Hello Loyal Readers,
So there is a great deal of hubbub about the fiscal cliff. Did we go over? I heard there was a deal, what is going on? Did Obama cave? What does that even mean? Have no fear, I will try to break this down for you folks in my new-ish segment, “Keep It Simple, Sweeney.”
Yes, that’s the title for the new column. It will have a logo at some point, still working on that.
The fiscal cliff can really be boiled down to a struggle between two men: Speaker of the House John Boehner (R-OH) and House Majority Leader Eric Cantor (R-VA). Speaker Boehner has been struggling to maintain control of the House Republicans ever since he took the big gavel in 2010. The main source of conflict has been between the old guard Republicans in Congress, many of them elected during the Newt Gingrich revolution or during the 2002 Bush surge, who are loyal to Boehner and installed him as Speaker, and the Tea Party representatives that Eric Cantor helped get elected in 2010. Boehner, to appease them and cement his power, installed Eric Cantor as his second in command in the House.
Cantor has steadily pushed for zero compromise with the Obama White House or with the Senate Democrats. Boehner, while also committed to obstruction, at least made some efforts to bargain on bills. When he and the president sat down to discuss the debt ceiling in 2011, Boehner kept proposing deals and Obama would say, “Do you have the votes?” and Cantor would pop up and say, “No.” The president then asked if he should be negotiating with Cantor instead. Boehner got all snarly and kicked everyone out of the room but the president and himself. They worked out a deal, but Boehner had to plead with Nancy Pelosi (D-CA) to produce the votes from the Democratic side of the fence to get the debt ceiling raised, since he didn’t have enough sway over his own people to pass the compromise.
Now flash forward to the fiscal cliff negotiations this year. There was a great deal of back and forth, offers and counteroffers, but really only two things of substance occurred. One, John Boehner tried to fix the fiscal cliff on his own. He tried to pass “Plan B” which would extend the Bush tax cuts for everyone, rich and poor. That failed to get enough votes to pass. Guess why? Cantor wanted more concessions from the Democrats and helped sabotage the effort.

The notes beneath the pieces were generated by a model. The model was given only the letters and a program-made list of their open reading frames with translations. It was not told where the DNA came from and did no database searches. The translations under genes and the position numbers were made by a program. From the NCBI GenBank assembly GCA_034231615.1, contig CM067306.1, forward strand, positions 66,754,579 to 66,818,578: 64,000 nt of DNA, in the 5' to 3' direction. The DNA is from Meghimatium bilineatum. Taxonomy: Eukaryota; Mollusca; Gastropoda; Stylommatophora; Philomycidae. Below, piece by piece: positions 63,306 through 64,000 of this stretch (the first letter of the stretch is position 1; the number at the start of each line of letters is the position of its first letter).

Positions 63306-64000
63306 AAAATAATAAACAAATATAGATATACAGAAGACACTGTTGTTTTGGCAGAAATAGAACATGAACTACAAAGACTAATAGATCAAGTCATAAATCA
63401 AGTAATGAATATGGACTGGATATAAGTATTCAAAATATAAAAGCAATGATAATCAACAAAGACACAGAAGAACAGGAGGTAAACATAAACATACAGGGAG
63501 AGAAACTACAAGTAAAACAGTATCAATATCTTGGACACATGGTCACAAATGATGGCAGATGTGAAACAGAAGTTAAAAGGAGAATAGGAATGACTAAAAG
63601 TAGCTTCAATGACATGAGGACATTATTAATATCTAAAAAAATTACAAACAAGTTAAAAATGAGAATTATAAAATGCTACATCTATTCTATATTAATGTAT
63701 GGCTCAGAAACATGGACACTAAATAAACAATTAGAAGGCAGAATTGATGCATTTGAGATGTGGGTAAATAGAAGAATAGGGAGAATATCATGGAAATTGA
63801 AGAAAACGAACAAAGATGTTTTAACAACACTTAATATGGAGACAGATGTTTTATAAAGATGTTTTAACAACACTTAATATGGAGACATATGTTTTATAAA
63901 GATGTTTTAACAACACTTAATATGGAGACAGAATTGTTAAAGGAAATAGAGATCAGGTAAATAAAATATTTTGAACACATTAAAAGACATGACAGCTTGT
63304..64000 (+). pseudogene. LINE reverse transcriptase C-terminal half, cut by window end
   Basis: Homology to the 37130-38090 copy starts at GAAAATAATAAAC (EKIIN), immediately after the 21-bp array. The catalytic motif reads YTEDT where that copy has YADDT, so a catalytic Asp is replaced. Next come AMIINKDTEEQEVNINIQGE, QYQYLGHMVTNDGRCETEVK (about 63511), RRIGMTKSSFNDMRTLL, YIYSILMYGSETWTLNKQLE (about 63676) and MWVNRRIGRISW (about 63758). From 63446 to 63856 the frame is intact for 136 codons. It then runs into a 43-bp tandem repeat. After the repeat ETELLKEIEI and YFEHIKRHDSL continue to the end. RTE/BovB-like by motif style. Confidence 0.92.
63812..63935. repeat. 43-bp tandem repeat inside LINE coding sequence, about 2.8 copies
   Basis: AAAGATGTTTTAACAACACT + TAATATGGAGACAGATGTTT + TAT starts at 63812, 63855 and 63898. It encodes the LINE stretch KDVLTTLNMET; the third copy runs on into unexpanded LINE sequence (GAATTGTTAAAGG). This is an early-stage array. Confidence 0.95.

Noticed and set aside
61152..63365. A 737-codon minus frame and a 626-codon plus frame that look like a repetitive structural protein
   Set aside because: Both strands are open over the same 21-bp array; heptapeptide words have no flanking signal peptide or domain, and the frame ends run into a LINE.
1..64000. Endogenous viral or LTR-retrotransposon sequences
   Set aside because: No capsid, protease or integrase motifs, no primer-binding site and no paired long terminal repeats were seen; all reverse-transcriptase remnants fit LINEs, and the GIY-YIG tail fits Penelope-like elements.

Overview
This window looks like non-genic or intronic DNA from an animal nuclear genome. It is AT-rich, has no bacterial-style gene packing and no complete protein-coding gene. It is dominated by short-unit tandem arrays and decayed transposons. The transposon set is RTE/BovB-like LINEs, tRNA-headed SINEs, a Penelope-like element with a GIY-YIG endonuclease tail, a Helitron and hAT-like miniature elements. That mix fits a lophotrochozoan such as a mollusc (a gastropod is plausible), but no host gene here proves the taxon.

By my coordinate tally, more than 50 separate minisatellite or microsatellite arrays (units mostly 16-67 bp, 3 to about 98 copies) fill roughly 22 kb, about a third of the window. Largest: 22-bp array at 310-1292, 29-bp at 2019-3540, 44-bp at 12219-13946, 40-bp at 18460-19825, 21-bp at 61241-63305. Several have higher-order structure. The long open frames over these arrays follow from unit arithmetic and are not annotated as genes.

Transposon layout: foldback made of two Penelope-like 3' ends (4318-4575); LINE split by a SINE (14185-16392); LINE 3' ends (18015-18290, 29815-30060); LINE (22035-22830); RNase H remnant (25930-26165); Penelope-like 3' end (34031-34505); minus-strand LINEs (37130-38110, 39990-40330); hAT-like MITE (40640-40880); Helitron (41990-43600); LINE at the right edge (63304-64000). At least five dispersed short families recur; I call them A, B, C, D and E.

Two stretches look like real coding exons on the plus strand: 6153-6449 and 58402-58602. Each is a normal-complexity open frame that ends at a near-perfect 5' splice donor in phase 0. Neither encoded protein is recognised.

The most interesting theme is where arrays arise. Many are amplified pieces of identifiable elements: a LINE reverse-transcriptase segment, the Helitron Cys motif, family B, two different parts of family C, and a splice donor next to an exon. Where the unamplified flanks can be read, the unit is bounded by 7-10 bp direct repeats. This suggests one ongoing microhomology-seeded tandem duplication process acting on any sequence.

Then, today, Obama and Boehner announced they had a deal. It would allow the Bush tax cuts to expire on income over $400,000, it would fix the capital gains (money you make in the stock market) tax at Clinton-era levels, and it would delay most of the brutal cuts for two months. Personally, I think the Democrats could have gotten quite a bit more, but no matter what I think, Eric Cantor declared war.
Cantor is stepping up from vicious backstabbing friend of Boehner to openly opposing him and this deal. He would rather see all the tax rates go up than this deal move forward. He has put out a statement and is rapidly gathering support in his efforts to kill this deal.
So why is this so heated? Because next week, the House Republicans vote for who will be their Speaker of the House for the next two years. Right now, it is between Cantor and Boehner. That’s right, they are in election mode but the only people who can vote are Republican members of Congress.
But what about the Democrats, you ask? Well, they are doing the political equivalent of standing on the sidelines of a schoolyard brawl and shouting, “Are you going to let him get away with that?” and “I think Cantor just said something about your mother!” Reid has leaked negotiation details to the press, Pelosi has openly taunted Boehner about his complete lack of control over his caucus.
So that’s where we are. The grand bargain will probably fail, the fiscal cliff will kick in, pundits will panic, and after the Speaker of the House election, a solid solution can be hammered out. Until then, expect more empty posturing than an interpretive dance competition between Pete Kremen and Sam Taylor.